No features of medieval date were present, with only very small quantities of pottery and ceramic building material found, these probably representing the manuring of fields surrounding the village of Taplow that grew from early medieval times. A small number of field ditches in the central and eastern parts of the site are of post-medieval date, again with only a limited number and range of finds recovered. A number of pits, including some large probable quarry pits, remain undated. 

The surviving multi-period remains situated on the Taplow terrace on the edge of the Thames floodplain are, overall, of local to regional significance. Further analyses focused on the stratigraphic sequence, the finds and environmental evidence, supplemented by attempts to better date this sequence through radiocarbon dating, are appropriate and will augment the current understanding of this part of the Middle Thames Valley. A programme of post-excavation analysis, guided by revised research objectives, is proposed and will lead to publication of the results in the form of a Wessex Archaeology occasional paper – a well-established series subject to academic peer review. Following the completion of the analyses, the full physical archive from the project will be deposited with Buckinghamshire County Museum and the digital archive will be deposited with the Archaeology Data Service (ADS) to ensure its long-term curation.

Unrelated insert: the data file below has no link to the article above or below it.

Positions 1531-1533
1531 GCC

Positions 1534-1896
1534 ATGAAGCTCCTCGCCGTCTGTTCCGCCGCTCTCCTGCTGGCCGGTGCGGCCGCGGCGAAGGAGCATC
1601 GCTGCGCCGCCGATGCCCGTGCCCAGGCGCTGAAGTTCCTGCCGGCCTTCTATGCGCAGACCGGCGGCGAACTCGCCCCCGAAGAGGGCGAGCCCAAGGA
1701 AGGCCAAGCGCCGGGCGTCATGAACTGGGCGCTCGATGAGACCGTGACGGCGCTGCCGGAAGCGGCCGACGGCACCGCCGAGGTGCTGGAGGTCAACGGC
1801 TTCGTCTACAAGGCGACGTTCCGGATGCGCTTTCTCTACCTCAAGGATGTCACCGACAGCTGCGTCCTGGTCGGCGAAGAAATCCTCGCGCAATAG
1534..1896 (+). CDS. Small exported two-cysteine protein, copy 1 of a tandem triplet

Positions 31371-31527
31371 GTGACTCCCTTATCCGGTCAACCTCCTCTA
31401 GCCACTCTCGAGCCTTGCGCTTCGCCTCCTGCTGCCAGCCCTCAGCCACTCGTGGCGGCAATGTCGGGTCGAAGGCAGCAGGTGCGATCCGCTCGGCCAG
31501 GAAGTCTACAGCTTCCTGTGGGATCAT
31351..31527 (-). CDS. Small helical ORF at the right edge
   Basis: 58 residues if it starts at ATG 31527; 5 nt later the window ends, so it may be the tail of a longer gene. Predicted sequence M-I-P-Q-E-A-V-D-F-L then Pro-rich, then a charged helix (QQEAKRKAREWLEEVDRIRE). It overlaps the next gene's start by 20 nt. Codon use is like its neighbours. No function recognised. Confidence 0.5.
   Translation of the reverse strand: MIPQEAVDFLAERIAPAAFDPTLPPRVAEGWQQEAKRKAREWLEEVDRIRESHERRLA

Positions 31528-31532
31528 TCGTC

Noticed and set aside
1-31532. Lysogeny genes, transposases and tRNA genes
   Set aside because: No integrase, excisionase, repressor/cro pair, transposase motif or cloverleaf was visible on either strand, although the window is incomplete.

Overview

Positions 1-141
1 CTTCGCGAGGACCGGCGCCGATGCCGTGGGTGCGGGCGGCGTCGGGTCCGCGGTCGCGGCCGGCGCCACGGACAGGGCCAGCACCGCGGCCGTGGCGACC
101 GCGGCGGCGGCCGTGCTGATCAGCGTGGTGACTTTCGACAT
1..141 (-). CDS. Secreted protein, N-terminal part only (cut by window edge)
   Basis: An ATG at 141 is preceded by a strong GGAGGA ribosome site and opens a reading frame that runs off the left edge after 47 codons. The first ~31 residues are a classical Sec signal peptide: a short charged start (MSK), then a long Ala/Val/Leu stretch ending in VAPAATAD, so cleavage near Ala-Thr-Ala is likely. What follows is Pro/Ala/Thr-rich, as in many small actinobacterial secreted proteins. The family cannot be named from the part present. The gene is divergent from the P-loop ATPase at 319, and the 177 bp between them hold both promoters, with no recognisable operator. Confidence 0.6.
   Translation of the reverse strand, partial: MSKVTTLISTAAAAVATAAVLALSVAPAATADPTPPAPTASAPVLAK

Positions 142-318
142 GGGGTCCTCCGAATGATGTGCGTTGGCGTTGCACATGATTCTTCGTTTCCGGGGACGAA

Wessex Archaeology extend their thanks to Summerleaze Ltd for commissioning the archaeological excavations, in particular to Mike Lowe for his communication and assistance throughout the project. The editor would also like to thank Mr Lowe for permission to publish this article.